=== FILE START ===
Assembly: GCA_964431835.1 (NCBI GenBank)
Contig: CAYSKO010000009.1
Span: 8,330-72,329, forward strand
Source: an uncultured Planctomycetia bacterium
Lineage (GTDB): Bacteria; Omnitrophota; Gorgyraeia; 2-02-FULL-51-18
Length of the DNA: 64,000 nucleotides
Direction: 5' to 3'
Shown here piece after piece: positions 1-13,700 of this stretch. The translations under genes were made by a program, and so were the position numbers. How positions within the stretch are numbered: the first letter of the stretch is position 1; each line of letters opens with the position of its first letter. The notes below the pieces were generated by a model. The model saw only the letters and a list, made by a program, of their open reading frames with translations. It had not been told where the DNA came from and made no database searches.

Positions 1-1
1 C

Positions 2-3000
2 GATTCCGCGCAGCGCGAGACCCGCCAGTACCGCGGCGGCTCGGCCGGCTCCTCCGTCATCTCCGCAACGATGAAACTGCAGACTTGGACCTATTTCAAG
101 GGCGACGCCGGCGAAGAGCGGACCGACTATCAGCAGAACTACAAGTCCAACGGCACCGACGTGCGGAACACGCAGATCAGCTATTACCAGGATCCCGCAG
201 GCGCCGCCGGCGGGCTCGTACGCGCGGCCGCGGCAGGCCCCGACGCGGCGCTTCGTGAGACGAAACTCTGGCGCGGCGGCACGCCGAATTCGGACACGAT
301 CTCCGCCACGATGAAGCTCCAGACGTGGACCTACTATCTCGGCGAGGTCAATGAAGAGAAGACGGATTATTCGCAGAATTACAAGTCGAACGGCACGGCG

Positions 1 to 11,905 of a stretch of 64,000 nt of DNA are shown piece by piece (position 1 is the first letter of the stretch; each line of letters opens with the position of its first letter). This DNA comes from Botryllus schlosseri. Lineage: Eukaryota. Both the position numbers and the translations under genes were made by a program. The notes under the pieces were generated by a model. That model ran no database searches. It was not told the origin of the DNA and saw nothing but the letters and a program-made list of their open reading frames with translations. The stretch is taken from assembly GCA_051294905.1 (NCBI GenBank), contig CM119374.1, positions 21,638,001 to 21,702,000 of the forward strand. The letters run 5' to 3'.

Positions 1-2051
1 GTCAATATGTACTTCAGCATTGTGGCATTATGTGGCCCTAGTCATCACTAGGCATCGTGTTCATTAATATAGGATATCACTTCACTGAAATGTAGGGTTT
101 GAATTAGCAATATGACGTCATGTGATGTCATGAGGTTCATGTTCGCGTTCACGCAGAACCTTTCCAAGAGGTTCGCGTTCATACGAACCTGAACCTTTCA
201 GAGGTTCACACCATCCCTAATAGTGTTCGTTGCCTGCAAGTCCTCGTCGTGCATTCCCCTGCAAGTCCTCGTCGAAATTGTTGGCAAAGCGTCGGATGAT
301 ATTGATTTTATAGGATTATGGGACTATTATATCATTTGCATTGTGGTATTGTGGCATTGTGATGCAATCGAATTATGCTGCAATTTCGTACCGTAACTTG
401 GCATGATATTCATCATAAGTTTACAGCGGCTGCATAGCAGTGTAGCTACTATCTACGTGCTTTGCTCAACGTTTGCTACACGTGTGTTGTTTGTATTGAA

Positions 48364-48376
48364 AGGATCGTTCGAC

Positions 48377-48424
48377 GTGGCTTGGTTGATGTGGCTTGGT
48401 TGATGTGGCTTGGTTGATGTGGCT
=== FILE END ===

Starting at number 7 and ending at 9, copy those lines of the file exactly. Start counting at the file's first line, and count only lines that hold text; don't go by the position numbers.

Direction: 5' to 3'
Shown here piece after piece: positions 1-13,700 of this stretch. The translations under genes were made by a program, and so were the position numbers. How positions within the stretch are numbered: the first letter of the stretch is position 1; each line of letters opens with the position of its first letter. The notes below the pieces were generated by a model. The model saw only the letters and a list, made by a program, of their open reading frames with translations. It had not been told where the DNA came from and made no database searches.

Positions 1-1